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Creed Bratton @ Voltage Lounge.

November 24, 2015

CreedBratton_JDMousley-22aText and images by JD Mousley.

You may know him as the man who’s feverously been working to gain his scuba license for a paper company in Scranton but if that’s the only Creed Bratton you know, you’re missing out on the other half of this entertainer.

Creed Bratton, the musician and actor most well known for performing a fictitious version of himself on The Office, performed at the Voltage Lounge last Wednesday. Bratton combined music and comedy to create a hybrid performance that left people wondering, “What is this crazy old guy up to?”

The show featured a collection of stand-up comedians and musicians. Brian Six was the first to perform, and the host of the night. Six was also joined by comedians Sonia Zambrana, Chris Wood and Ryan Shaner – all comedians from the Philadelphia area. They offered their own take on subjects like getting a tattoo at age 17 with your mom, getting kicked out of strip clubs and boners that in stretchy pants that look like Free Willy 2.

Tim Raymus gave the crowd a taste of what was to come. Bringing a guitar on stage, Raymus infused his stand up humor with a musical twist. He directed his angst against Comcast into a song relatable to many in the city, titled “Common Ground,” singing “Comcast sucks, and needs to die.”

Shaner was next to take the stage, taking no prisoners. Shaner entered with two cold Miller High Life’s in hand, starting his 20 minute set by chugging the first brew right away. He also indulged demands for him to take off his shirt by unbuckling his pants, and giving the audience a full moon before welcoming Creed Bratton to stage.

Bratton’s show featured a combination of music and jokes. He started the show as Creed Bratton, the musician. While setting up the auxiliary cords for his guitar, Bratton informed one of the stage hands that a cord needed to “go in a little deeper.” Bratton looked up to those in attendance, smiled, and uttered a well timed, “That’s what she said!”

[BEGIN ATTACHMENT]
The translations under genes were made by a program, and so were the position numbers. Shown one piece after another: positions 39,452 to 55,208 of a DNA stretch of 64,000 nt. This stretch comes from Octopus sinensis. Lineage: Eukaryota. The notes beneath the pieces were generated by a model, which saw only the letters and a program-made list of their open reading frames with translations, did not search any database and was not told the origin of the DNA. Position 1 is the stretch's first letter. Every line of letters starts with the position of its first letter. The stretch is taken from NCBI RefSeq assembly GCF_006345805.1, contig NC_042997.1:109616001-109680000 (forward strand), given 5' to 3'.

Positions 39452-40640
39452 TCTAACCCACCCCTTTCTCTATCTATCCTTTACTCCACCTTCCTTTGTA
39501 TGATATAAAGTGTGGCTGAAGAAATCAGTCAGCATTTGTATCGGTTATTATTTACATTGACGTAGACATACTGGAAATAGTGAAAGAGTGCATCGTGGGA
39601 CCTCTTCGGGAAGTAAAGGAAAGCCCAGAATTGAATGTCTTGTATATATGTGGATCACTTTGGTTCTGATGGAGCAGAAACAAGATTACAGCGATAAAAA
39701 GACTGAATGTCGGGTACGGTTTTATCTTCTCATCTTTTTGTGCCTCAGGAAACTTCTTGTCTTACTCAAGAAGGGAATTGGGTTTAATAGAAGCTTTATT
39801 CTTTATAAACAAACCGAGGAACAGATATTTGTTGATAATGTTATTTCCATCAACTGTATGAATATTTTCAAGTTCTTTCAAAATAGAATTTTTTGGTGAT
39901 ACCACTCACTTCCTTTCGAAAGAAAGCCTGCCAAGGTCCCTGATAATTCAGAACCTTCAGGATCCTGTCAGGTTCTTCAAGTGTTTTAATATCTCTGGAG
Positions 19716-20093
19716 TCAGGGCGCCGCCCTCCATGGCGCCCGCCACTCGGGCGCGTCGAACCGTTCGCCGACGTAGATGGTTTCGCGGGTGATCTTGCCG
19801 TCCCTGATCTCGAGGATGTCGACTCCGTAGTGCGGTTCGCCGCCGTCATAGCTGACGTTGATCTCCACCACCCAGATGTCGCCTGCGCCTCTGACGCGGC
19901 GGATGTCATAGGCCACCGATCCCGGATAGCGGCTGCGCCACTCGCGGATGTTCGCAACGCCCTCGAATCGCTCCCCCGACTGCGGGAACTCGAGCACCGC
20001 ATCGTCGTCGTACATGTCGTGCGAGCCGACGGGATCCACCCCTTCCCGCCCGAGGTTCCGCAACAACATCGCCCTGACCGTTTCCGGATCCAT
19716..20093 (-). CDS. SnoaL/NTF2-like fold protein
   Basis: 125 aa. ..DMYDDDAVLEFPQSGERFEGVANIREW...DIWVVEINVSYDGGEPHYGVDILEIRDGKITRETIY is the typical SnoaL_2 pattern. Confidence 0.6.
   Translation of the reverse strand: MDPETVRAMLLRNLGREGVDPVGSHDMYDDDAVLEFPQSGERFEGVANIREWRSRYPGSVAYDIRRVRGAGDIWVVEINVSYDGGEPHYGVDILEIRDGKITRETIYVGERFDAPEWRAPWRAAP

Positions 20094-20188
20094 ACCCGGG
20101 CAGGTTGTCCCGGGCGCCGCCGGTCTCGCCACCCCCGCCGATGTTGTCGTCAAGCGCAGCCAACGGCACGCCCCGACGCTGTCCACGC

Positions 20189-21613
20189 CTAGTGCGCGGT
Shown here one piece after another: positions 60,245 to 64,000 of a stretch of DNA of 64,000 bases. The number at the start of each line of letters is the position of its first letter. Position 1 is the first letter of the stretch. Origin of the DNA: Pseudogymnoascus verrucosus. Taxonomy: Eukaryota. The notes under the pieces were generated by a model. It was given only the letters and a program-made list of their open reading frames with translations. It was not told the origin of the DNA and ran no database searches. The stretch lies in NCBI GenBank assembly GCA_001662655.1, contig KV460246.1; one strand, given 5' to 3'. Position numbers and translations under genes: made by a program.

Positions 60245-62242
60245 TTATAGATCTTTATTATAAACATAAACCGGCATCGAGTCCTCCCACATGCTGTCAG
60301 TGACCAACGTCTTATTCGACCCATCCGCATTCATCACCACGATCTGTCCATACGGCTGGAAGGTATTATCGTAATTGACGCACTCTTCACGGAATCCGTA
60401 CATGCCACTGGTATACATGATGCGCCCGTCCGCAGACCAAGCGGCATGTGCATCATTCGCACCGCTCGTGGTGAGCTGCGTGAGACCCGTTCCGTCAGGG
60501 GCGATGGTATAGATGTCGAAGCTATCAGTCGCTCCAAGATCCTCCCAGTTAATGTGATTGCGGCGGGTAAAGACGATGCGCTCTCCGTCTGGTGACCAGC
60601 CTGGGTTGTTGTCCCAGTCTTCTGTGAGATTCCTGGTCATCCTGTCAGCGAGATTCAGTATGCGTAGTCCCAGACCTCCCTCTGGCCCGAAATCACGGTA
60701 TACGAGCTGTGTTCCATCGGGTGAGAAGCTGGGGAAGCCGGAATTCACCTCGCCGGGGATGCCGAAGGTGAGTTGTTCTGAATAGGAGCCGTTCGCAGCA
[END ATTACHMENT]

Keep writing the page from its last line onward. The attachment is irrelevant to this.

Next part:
Those coming for Creed Bratton, Dunder Mifflin’s quality assurance manager, weren’t let down. Bratton left the stage briefly, coming back as Creed from the show, replicating the senile and bizarre character that many have grown to love. He added backstory to jokes from the show, like how he wears size 5 shoes after having his feet bound by his Chinese foster parents.

“They thought it would make me more beautiful,” Bratton remarked. “But I really just ended up losing a toe.”

Bratton’s music is melodic and sweet. He played many songs from back in the 60’s, performing hits such “Boxer” and “Live for Today.” Many in the crowd found themselves swaying along to a beat that subtly captured them without their knowledge.

Not all of his music came from before most of the crowd was born. Bratton told the story about how he and fellow actor Ed Helms would often jam together during down-times while filming. One of his less serious songs, “Mose Was A Runner,” spawned from the desire to write a song to subtly get back at Angela Kinsey, another actress on the show.

Bratton’s song “All the Faces,” which played during The Office’s finale. Bratton had written the song long before starring on the show. The song sat unplayed for 30 years, until a conversation with director Greg Daniels about how to end the show. Bratton performed the song once for Daniels. Bratton said he didn’t think Daniels had liked the song. He assumed Daniels had gone with a different ending until the cast sat down for the final script read. Sitting at the end of the script: “Creed plays ‘All of the Faces’ while the characters talk about their time at Dunder Mifflin.” Bratton was surprised to see Daniels holding his guitar at the reading.

“One of my best performances” Bratton says.

Despite his character’s personality on The Office, Creed Bratton is a compassionate performer, often telling the crowd that “Creed Cares” throughout the performance. Bratton continued to embrace fans, allowing those who purchased a meet-and-greet pass to take selfies and sign autographs. Many fans brought their own Office memorabilia, including a $3 bill from the show and custom made signs for the event.

Bratton will continue to perform along the East Coast. He is currently working on producing a television show about a caregiver who helps people pass to the other side, compassionately, with comedic overtones.

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